QotW #19: Why can’t a password hash be reverse engineered?

2012-02-24 by . 0 comments

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Are you a systems administrator of professional computer systems? Well, serverfault is where you want to be and that’s where this week’s question of the week came from.

New user mucker wanted to understand why, if hashing is just an algorithm, it cannot simply be reverse engineered. A fair question and security.SE as usual did not disappoint.

Since I’m a moderator on crypto.se this question is a perfect fit to write up, so much so I’m going to take a slight detour and define some terms for you and a little on how hashes work.

A background on the internals of hash functions

First, an analogy for hash functions. A hash function works one block of data at a time – so when you hash your large file, the hash function takes so many blocks (depending on the algorithm) at once. It has an initial state – i.e. configuration – which is why sha of nothing actually has a value. Then, each set of incoming blocks alter those values. (Side note: collision resistance is achieved like this).

The analogy in this case is like a bike lock with twisty bits on. Imagine the default state is “1234” and every time you get a number, you alter each of the digits according to the input. When you’ve processed all of the incoming blocks, you then read the number you have in front of you. Hash functions work in a similar way – the state is an array and individual parts of it are shifted, xor’d etc depending on each incoming block. See the linked articles above for more.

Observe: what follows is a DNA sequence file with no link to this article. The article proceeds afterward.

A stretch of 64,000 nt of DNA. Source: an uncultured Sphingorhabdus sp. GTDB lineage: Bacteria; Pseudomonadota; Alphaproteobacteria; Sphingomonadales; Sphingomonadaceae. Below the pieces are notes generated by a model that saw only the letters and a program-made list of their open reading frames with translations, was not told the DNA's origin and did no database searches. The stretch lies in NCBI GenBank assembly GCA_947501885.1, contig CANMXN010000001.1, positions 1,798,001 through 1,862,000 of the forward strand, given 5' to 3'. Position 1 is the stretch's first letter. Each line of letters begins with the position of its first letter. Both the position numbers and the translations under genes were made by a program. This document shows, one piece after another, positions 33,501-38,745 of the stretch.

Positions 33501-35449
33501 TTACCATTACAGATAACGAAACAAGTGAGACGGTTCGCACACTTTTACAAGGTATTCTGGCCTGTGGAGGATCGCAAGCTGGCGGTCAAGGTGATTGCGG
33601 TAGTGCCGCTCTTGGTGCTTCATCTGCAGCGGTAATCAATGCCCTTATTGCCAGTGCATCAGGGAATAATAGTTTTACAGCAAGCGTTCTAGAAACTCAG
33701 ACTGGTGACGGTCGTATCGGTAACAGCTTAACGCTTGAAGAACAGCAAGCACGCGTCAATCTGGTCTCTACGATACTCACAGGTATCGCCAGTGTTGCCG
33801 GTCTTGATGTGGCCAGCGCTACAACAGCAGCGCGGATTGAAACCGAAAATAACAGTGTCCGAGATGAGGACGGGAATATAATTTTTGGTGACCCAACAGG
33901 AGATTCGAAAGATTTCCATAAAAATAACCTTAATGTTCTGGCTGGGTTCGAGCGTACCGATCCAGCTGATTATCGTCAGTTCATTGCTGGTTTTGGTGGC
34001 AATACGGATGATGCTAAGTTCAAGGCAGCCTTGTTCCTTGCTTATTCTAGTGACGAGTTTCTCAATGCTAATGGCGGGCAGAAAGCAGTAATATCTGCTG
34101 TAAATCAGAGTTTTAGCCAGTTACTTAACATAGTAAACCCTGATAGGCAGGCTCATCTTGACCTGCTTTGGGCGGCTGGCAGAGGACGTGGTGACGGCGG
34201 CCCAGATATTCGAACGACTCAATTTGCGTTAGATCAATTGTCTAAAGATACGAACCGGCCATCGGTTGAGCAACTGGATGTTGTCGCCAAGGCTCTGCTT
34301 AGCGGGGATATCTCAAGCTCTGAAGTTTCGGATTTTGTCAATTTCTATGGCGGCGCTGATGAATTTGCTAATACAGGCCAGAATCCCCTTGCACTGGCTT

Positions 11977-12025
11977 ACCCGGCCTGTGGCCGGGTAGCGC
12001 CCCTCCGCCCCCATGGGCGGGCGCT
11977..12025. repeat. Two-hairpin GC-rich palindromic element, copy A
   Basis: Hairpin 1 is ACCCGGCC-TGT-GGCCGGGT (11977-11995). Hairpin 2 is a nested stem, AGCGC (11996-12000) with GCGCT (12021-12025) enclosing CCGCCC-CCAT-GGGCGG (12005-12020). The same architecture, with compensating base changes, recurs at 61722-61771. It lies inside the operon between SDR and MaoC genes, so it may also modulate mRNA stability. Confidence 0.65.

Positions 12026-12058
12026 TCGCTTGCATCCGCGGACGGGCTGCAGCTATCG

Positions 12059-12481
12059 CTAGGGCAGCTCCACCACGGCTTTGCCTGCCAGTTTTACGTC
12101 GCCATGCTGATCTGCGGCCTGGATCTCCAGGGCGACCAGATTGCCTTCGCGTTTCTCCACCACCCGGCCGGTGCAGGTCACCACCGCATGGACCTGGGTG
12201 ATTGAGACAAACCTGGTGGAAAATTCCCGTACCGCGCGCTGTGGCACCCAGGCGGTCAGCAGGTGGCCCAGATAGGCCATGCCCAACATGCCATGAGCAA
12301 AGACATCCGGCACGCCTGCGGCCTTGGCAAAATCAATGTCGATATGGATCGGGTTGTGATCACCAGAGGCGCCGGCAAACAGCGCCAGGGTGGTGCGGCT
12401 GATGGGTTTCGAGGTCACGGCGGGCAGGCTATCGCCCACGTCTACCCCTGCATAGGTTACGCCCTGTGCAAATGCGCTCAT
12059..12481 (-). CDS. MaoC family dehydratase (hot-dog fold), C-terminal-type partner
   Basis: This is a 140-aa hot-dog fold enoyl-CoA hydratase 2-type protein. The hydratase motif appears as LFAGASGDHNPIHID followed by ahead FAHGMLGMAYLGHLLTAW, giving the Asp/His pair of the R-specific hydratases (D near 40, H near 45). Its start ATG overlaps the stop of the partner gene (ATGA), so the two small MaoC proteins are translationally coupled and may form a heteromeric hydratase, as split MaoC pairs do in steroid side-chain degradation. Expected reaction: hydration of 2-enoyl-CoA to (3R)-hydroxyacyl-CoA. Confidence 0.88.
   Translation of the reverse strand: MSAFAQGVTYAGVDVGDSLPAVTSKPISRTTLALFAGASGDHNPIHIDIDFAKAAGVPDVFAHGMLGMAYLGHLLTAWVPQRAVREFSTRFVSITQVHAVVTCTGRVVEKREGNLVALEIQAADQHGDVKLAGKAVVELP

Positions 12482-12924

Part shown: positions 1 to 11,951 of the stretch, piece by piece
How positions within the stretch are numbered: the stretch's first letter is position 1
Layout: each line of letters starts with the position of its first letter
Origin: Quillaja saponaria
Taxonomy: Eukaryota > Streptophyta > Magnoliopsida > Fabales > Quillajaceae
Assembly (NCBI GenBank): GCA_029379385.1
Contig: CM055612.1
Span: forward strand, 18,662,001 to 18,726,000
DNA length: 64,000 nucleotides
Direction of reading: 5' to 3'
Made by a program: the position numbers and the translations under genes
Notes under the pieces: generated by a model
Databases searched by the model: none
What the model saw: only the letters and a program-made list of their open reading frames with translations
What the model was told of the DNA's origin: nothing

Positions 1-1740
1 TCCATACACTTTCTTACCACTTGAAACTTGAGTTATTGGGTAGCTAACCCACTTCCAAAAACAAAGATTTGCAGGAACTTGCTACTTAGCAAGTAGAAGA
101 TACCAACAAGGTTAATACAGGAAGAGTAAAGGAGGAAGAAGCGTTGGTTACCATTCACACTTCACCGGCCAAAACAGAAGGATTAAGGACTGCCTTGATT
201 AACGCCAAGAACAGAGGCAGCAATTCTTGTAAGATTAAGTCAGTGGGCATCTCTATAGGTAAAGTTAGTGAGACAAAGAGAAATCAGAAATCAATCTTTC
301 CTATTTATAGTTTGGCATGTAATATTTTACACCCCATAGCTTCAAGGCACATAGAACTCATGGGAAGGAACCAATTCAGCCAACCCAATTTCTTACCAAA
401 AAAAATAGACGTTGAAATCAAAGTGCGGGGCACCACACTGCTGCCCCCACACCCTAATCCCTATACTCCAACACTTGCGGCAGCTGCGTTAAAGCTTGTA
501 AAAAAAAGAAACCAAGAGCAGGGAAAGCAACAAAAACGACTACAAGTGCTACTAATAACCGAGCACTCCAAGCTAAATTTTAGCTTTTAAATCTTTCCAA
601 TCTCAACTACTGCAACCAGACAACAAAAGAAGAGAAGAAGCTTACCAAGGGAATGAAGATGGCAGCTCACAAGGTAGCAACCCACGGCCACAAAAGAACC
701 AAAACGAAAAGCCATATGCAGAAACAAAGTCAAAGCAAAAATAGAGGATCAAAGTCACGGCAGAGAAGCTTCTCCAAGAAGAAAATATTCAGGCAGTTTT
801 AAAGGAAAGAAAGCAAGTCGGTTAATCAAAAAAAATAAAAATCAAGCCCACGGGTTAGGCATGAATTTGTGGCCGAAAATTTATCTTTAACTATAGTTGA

Then, we can define input and output of two things: one instance of the hash function has inputs and outputs, as does the overall process of passing all your data through the hash function.

The answers

The top answer from Dietrich Epp is excellent – a simple example was provided of a function – in this case multiplication – which one can do easily forwards (O(N^2)) but that becomes difficult backwards. Factoring large numbers, especially ones with large prime factors, is a famous “hard problem”. Hash functions rely on exactly this property: it is not that they cannot be inverted, it is just that they are hard.

Before migration, Serverfault user Coredump also provided a similar explanation. Some interesting debate came up in the comments of this answer – user nealmcb observed that actually collisions are available in abundance. To go back to the mathsy stuff – the number of inputs is every possible piece of data there is, whereas for outputs we only have 256 bits of data.  So, there are many really long passwords that map to each valid hash value, but that still doesn’t help you find them.

Neal then answered the question himself to raise some further important issues – from a security perspective, it is important to not think of hashes as “impossible” to reverse.  At best they are “hard”, and that is true only if the hash is expertly designed.   As Neal alludes to, breaking hashes often involves significant computing power and dictionary attacks, and might be considered, to steal his words, “messy” (as opposed to a pretty closed-form inverted function) but it can be done.  And all-too-often, it is not even “hard”, as we see with both the famously bad LanMan hash that the original poster mentioned, and the original MYSQL hash.

Several other answers also provided excellent explanations – one to note from Mikeazo that in practise, hash functions are many to one as a result of the fact there are infinite possible inputs, but a fixed number of outputs (hash strings). Luckily for us, a well designed hash function has a large enough output space that collisions aren’t a problem.

So hashes can be inverted?

As a final point on hash functions I’m going to briefly link to this question about the general justification for the security of block ciphers and hash functions. The answer is that even for the best common hashes, no, there is no guarantee of the hardness of reversing them – just as there is no cast iron guarantee products of large primes cannot be factored.

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